What didn’t I like?
The payment for Prey Pro is horrible. The payment processor itself is scary – they use a company I had never heard of, and they ask you to give your credit card information directly; no Paypal, no Google Checkout. I have no idea why they couldn’t use a well know, trusted payment processor.
I paid for a Pro membership, and my subscription was immediately activated. Awesome, right?
A month later I receive an automatic renewal on my Pro plan. I decided to stop my recurring membership, so I sent a support ticket in that evening, asking how I could cancel. The next morning they led me to a “Cancel My Subscription” button, which I clicked, and cancelled my subscription.
What’s the problem here? I paid for a second month, I cancelled the next day, and my Pro plan was immediately cancelled. No refund, no “you will be downgraded at the end of the period you have prepaid for.” It’s not a huge amount that I want to fight for, but I feel like this problem with the processing of payments and membership is significant enough to warn potential users about. There are no warning messages or confirmation screens with Prey’s payment. You don’t have the courtesy messages and notes that other sites offer (such as emails reminding you that your next payment is due, or a help section detailing how plan cancellations work).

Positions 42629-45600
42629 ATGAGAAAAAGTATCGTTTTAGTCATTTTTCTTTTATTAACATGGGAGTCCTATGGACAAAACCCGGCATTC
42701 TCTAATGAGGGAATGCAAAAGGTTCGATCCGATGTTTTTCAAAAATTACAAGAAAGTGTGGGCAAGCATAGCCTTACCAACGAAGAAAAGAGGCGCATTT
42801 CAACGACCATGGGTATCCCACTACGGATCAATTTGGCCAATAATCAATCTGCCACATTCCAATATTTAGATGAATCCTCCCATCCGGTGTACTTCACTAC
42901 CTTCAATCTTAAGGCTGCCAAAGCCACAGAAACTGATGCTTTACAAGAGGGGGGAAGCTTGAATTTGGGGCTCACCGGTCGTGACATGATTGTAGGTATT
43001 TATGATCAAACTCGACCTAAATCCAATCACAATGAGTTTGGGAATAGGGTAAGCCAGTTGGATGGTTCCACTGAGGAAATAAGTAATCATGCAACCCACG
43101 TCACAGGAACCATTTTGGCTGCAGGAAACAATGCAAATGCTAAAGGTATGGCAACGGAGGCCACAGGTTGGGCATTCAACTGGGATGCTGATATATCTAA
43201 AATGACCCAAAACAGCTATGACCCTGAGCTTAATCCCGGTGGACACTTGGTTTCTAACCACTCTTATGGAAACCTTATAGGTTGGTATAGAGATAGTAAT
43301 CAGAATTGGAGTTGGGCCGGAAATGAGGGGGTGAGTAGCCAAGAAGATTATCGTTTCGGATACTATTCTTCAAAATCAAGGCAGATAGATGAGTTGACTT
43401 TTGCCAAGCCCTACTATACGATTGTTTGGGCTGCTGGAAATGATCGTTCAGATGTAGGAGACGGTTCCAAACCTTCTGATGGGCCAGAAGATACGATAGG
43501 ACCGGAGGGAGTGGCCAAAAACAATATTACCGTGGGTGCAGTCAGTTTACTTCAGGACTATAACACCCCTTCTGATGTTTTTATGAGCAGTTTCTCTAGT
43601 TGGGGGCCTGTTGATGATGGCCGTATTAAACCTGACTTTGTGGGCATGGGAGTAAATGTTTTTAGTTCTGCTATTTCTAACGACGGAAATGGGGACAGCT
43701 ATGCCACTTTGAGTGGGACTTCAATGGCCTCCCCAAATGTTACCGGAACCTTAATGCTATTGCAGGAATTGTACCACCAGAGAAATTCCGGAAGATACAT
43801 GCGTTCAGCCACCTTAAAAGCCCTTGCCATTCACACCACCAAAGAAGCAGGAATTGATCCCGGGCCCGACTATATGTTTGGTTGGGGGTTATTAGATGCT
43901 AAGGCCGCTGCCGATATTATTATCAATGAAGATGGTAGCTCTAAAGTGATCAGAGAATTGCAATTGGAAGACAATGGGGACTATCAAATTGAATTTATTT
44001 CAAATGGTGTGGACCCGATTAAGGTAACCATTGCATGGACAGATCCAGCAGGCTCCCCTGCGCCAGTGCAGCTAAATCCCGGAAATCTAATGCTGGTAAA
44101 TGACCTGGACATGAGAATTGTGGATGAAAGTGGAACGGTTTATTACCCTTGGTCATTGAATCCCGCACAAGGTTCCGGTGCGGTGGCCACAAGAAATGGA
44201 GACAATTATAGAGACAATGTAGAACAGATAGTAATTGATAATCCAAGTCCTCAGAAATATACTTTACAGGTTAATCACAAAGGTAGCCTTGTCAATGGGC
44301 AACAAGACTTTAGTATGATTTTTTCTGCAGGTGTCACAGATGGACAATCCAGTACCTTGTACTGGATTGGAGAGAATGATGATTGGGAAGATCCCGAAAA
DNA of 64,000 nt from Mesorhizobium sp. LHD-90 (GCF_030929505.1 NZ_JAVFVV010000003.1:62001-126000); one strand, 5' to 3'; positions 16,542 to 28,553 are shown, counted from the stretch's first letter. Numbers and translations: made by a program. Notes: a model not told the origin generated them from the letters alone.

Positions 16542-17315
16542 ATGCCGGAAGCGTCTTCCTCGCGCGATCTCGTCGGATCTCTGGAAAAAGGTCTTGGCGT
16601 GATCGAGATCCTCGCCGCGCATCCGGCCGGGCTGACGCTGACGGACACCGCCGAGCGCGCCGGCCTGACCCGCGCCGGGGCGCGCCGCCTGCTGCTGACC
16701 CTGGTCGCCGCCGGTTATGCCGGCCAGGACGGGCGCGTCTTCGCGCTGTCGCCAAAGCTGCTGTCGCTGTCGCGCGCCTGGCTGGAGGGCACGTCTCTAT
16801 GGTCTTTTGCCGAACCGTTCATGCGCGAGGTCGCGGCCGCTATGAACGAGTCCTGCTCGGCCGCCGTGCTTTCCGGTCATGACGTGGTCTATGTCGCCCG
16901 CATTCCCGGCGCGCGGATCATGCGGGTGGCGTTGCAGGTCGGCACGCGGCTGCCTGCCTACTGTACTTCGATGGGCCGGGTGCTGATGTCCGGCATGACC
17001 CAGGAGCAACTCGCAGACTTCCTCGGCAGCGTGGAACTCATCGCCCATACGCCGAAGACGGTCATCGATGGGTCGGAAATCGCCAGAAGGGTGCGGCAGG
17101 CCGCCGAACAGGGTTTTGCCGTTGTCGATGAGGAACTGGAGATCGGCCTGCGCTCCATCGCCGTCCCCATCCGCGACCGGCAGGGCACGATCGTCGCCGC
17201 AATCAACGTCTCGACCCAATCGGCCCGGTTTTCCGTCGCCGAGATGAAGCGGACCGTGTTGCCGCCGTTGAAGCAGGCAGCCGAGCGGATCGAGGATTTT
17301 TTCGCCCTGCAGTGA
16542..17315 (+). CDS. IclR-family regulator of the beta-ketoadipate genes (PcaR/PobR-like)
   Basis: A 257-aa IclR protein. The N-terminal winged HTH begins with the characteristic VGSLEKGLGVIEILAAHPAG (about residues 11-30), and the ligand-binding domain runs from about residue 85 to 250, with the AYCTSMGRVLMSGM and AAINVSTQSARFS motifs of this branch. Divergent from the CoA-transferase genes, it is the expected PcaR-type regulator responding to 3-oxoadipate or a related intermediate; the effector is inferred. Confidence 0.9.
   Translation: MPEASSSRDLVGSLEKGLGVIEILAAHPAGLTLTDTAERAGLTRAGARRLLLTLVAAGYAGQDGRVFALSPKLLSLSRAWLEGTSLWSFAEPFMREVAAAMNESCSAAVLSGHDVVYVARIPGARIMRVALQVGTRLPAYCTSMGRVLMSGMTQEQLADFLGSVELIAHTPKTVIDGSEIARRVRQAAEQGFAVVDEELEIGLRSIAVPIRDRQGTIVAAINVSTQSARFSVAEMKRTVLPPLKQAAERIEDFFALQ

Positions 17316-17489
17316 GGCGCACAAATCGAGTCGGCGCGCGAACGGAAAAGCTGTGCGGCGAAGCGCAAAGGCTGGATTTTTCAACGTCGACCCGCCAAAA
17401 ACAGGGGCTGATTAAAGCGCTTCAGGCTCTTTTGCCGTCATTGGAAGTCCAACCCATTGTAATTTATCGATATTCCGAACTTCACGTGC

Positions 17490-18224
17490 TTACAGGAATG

You have to go into it expecting the worst and hoping for better. I’m confident that payments and memberships will become smoother to order and downgrade in the future, but for now, take caution.
What would I recommend?
Register with the free plan, and only go Pro if your device is actually stolen. Pro only provides tools to help you acquire and save more data from stolen devices (and by more data, I mean you’ll get reports more frequently – there’s no additional data provided). Since Pro membership is activated instantly, you can order the moment you discover that your device has been stolen. Remember to cancel the subscription once your device has been recovered, or you’ll be billed for the next month too!
I’d also recommend setting the interval of your computer’s pings to Prey’s servers higher than the minimum to save bandwidth and some battery life. If your computer is stolen, you can set the interval lower and reports will begin being sent more frequently. This isn’t applicable for mobile phones, since they don’t ping the servers to check if they’re marked as missing or not; rather, they are activated by PUSH notification, SMS message, or a SIM card switch.
Prey is outstanding for free software! It will greatly increase your chances of finding a lost or stolen device, so you’ll feel safer right away. Pro plans are available in case a device is stolen to maximize the amount of information you receive in a short time period.
The software definitely helps me feel safer, and I still don’t have a lock on my phone (it’s so inconvenient)! However, there are still some kinks that need to be ironed out before it becomes a perfect product.
Reviewed by w3techie.